18 Guinea Pig Behaviors Explained
Knowing how to understand a pet’s behavior makes the difference between a novice owner and an experienced one. Having the inability to speak, many animals communicate via body language and sound.
While the actions and behaviors of animals might seem totally random, they usually are indicative of something deeper. A guinea pig is an example of one such animal that uses vocalizations and body language to express itself and convey messages.
Cavy behavior can be difficult to interpret but given enough time, anyone can eventually uncover and understand all the meanings behind its sometimes-eccentric activities.
Below are the 18 most common behaviors exhibited by guinea pigs:
An angry guinea pig will display actions such as raising its head, standing on its hind legs, puffing its fur out, and showing its teeth. These actions may be accompanied by a behavior called “teeth chattering” in which the cavy clacks its teeth together to produce an unnerving sound.
A guinea pig very rarely shows this type of aggression towards its owner but if it and when it does, it’s recommended to take a step back and leave it alone for the meantime.
Most of the time, this behavior will be seen primarily between two guinea pigs. It usually happens when two males or two females meet for the first time. If they start teeth chattering, swaying from side to side or hissing, this is a sure indication that a fight is about to erupt.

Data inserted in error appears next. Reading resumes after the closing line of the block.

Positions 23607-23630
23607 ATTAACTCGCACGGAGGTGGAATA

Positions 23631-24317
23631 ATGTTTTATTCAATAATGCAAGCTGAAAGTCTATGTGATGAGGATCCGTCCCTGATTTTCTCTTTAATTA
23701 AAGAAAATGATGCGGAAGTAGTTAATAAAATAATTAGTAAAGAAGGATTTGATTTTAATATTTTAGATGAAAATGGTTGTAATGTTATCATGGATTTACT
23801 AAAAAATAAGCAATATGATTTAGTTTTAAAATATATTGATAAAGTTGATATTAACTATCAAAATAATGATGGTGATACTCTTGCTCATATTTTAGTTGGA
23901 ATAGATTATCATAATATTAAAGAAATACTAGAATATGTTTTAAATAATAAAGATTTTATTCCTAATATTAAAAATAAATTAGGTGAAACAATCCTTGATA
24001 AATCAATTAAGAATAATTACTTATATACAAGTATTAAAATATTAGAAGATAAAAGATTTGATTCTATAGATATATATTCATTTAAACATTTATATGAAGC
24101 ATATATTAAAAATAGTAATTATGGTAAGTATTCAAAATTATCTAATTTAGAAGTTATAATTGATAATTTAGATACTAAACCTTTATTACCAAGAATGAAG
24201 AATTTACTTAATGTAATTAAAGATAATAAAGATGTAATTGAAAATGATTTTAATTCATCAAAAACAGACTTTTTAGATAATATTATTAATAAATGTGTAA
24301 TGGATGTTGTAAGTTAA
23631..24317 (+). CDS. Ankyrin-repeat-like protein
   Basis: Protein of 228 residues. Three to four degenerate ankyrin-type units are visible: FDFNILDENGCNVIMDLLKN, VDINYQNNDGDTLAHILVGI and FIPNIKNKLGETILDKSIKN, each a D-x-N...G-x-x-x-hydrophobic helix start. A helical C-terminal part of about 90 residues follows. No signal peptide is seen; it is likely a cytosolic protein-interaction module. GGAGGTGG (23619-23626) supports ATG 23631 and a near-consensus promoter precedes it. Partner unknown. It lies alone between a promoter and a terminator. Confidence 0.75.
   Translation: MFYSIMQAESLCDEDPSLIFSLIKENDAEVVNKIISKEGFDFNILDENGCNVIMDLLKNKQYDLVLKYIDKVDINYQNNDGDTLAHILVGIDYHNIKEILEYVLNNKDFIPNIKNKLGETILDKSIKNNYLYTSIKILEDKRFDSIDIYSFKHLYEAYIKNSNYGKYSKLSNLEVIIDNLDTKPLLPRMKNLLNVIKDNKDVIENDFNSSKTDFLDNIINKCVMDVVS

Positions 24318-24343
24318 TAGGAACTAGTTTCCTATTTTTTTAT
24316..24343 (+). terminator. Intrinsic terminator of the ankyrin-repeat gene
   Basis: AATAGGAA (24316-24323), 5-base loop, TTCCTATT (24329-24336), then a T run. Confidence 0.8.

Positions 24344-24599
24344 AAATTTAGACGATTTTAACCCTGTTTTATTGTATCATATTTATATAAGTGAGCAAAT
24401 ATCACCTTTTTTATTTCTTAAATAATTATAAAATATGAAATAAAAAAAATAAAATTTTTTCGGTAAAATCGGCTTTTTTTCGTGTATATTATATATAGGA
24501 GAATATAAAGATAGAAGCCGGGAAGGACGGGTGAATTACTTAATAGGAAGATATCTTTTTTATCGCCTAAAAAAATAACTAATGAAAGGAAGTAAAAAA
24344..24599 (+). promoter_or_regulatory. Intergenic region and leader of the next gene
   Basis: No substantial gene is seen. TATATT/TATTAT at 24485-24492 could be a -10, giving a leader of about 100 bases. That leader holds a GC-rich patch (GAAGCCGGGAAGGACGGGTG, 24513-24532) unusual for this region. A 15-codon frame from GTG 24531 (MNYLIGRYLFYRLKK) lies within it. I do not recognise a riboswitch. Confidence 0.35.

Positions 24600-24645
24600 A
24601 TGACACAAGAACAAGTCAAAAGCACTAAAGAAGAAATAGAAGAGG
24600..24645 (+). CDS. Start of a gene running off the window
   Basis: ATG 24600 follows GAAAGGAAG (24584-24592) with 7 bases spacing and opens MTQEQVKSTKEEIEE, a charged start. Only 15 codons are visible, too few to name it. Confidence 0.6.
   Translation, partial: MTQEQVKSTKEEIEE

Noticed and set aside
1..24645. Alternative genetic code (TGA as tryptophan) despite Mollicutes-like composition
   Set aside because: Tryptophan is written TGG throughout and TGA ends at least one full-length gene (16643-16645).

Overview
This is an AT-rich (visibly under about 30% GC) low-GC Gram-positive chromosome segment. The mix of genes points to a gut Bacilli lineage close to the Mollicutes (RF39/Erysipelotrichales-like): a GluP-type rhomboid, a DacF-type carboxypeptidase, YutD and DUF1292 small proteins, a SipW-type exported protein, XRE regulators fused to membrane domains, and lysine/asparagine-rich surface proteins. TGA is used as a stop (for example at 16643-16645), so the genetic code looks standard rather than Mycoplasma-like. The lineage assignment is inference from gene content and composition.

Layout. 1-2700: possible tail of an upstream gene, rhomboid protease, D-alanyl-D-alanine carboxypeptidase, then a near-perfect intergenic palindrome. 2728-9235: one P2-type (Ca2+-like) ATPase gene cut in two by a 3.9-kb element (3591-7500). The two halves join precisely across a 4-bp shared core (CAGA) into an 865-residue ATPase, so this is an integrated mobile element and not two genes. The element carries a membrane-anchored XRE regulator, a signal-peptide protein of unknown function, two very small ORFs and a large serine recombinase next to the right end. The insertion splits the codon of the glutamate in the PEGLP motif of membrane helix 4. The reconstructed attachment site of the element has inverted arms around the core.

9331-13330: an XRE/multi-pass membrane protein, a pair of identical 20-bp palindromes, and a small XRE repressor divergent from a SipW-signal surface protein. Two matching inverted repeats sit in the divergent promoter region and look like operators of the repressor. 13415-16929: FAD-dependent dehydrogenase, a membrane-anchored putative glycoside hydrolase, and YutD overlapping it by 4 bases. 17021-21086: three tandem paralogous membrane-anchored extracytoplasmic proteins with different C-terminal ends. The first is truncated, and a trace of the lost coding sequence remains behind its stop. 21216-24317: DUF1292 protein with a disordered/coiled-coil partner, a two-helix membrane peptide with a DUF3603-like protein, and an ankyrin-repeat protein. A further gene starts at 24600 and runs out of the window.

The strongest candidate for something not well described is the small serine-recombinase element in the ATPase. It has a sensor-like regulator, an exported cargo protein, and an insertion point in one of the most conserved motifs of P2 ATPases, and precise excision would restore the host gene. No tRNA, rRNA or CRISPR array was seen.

They need to be separated as soon as possible to prevent any injuries. A towel may be thrown over them in order to distract and disorient which will give an owner enough time to split up the hostile pair.
Some cavies in close proximity to other guinea pigs will exhibit a non-healthy behavior called “barbering”. Guinea pigs will chew or tear their own or others’ hair as a result of conflicts.
It usually happens between adult males or adults and young. A barbered guinea pig can be identified by chewed-up hairs over a bald patch on their body.
Separation of the conflicting guinea pigs is the first step in preventing barbering. If hair loss continues to occur, consultation with a veterinarian is recommended.
In anticipation of the arrival of food, a guinea pig may begin a routine of “begging” wherein it will stand up on its hind legs while resting its paws against the cage bars, making a distinctive “wheeking” sound. This may occur shortly prior to its regular feeding schedule and more often randomly throughout the day as the guinea pig becomes more confident.